Tuesday, November 08, 2011

Epidemics and conspiracies

I wonder why there can't be an epidemic that does something beneficial- such as destroy the ageing process, or make it impossible for cancer or heart disease to damage those infected. What if something like that has happened in the past to solve a problem we don't know once existed?

Yeah, I know that since there are so many more ways to mess things up (due to entropy) than to get something right that making things worse and causing problems is the overwhelmingly more likely result, but still...

In a similar vein: Why can't there be a conspiracy to spread liberty and help people rather than to hurt individuals and hide the guilty parties? Oh, wait. I think I've said too much...



  1. Things like this actually do happen. I'd like to give an example but I haven't thought about it in a while and I've forgotten all the examples.

    Indeed, what often happens is that something tries to randomly improve itself, and then some human will freak out and stop it because they're terrified of change.

    It shouldn't piss me off. They're afraid because they actually can't handle change, which isn't their fault, and anyway most changes are for the worse. But damn but that pisses me off.

    I've remembered an example. Seasoning cast iron pans. When you cook hot in a cast iron pan, instead of just burning food into the surface and making it a pain to clean, it creates a hard non-stick coating.

    Most, if they didn't already know, would try desperately to clean the seasoning off. They'd probably fail and then run around going, "Cast iron pans suck," get teflon instead and happily ingest their daily portion of perfluorooctanoic acid.

  2. I use cast iron almost exclusively. And I guard them against those around me who are "cleaners". I just rinse them out and use a brush to get off the stubborn stuff. No soaps or detergent. When people say "Ewwww!" I point out that the cooking temperatures will sterilize them better than any amount of washing could ever hope to. Cast iron is the best.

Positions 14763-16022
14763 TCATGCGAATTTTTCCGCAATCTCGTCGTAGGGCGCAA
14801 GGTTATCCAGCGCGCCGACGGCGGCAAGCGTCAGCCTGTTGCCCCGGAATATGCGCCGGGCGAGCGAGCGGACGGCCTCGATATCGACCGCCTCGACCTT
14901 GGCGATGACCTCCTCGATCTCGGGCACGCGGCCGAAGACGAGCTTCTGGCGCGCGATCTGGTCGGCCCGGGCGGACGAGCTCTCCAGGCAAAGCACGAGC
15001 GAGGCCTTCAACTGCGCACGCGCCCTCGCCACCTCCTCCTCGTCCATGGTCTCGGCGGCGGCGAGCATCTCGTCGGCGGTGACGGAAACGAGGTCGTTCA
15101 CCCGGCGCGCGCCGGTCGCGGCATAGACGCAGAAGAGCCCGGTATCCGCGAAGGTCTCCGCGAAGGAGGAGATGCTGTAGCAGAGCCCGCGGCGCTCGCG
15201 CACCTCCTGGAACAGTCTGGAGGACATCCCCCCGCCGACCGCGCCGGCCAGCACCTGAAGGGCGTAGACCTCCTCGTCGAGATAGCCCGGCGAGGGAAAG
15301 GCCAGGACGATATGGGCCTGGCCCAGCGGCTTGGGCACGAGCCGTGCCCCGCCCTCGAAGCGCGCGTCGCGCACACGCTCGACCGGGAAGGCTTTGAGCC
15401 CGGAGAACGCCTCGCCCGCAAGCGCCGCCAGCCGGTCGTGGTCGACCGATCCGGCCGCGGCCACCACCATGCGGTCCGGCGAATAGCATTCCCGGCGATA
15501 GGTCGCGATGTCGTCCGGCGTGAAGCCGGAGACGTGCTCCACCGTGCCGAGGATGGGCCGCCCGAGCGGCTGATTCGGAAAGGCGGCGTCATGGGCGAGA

3. I'm told modern detergents are fine. (Though I've yet to acquire my own set and try it myself.)

    Ye olden cast iron you couldn't wash because the only cleaner was lye, which will successfully dissolve the carbon coating. The tradition has survived even though technology has moved on.

    Not that I'm saying you should clean them if you don't want to, just that you could if you wanted to.

  4. I wash with Lye soap every day. It is pretty mild. It doesn't have lye in it, even though lye went in to making it. The lye and fat were chemically altered to become soap.

    I had actually read that modern detergents are worse on cast iron than lye soap was, and that's why people nowadays thought cast iron was a pain.

    But... I'm not going to start washing (other than with hot water) my cast iron, regardless. It's just not worth the risk.

    But isn't it funny how different people will tell you opposing "facts", and that those "facts" rarely get put to the test. Kinda like "taxes are the price we pay for civilation" and "without the government protecting us, we would all be getting attacked and robbed by everyone we met".